Born in the Indian city of Indore to parents with a deep passion for the arts, Akansha Sethi moved to Staffordshire when she was only a month old. Her love of art and affinity towards design was inevitable; Sethi spent much of her childhood shadowing her parents who are both renowned art collectors. “I joined them on these scouting trips throughout my childhood,” says the designer. “It was an activity that organically sparked my interest in creating an adornment that is timeless, conveys a narrative and evokes emotions which can be passed through generations.”
A few years later, Sethi began studying at Goldsmiths in London – a college famed for it’s excellent arts program and which counts some of the best artists in the world as it’s alumni. The diverse nature of her learning at Goldsmiths enabled her to explore a variety of art forms. “I belong to a family where we can trace our history back to more than ten generations through photographs and family heirlooms,” says Sethi. “My project allows key aspects of each narrative to be highlighted to maintain the presence of the stories within the family network while simultaneously allowing them to evolve. As there was no physical presence of the objects from the stories or visual references, simple prototypes were made out of clay – an activity that started a new family ritual through which the original stories could be re-told. This process helped aid my understanding of the importance of narrative when designing and also how to translate a narrative into an object.”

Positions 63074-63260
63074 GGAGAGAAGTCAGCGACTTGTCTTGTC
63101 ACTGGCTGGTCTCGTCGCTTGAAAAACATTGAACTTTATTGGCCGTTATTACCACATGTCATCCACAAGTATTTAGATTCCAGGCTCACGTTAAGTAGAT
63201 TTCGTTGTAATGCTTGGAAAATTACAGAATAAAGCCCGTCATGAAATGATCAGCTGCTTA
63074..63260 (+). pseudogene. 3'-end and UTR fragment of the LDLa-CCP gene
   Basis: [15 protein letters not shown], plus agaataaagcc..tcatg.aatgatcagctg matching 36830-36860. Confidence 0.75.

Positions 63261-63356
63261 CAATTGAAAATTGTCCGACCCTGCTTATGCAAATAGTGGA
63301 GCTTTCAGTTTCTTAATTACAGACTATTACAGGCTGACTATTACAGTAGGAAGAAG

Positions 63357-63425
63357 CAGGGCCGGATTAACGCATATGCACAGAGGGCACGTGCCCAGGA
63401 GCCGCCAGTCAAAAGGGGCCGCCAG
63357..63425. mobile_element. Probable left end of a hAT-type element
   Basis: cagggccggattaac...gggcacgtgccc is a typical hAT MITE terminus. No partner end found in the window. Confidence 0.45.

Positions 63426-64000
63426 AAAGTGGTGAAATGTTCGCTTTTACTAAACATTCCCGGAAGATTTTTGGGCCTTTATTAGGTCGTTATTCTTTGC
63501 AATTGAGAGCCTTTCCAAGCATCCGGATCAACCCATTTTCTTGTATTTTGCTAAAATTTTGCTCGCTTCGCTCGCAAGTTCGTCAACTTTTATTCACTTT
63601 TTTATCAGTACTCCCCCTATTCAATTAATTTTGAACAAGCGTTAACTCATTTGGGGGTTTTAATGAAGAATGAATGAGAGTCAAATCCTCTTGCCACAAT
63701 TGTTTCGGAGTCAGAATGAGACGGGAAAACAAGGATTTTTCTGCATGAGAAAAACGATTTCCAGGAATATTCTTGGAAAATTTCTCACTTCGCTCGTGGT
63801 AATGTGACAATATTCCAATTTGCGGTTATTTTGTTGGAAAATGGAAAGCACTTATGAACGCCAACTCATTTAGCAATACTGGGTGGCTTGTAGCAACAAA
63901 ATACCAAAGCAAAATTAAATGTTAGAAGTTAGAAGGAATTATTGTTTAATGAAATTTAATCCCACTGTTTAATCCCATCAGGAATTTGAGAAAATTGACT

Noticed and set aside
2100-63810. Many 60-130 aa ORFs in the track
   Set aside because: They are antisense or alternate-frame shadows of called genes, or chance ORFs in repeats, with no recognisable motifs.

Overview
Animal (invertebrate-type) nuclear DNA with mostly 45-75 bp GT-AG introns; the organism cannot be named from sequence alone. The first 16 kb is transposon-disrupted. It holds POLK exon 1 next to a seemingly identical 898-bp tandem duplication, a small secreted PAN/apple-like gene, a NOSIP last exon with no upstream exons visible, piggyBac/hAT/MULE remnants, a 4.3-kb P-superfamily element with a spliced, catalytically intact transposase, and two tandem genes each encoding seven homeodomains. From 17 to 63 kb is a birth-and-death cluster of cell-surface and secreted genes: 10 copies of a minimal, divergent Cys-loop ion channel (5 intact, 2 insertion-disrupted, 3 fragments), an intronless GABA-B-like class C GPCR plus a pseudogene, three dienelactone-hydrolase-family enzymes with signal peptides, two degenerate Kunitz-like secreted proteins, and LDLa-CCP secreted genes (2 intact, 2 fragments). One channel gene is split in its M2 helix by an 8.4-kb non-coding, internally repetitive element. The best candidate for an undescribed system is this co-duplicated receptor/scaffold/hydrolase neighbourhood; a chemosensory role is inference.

By the time Sethi completed her degree, she was brimming with ideas and a deep desire to see them through. Indian art and architecture remains one of her primary sources of inspiration as does her extensive collection of family heirlooms. Sethi also loves to travel and some of her most iconic pieces have been inspired by her past travels. “The Nritya collection was inspired by the City Palace in Udaipur, where each room has a story to tell through beautiful motifs and vibrant colours as well as the unique stories of each room. Each piece in the collection captures the essence of the space through a combination of hand carved stones and enamelwork,” says Sethi. “Folio, a collection designed using hand carved multi coloured tourmalines and enamel work represents the way leaves change colour from spring to autumn while the mini Deco collection was inspired by my love of fine art. In essence, my jewellery is an outlet for my interests which I love to share with my clients. My recent collection Jardin Majorelle was inspired by the bright colours and the juxtaposition of cacti throughout the garden against the blue buildings in Marrakech. This was represented by hand carved gems set to seem like the garden itself.”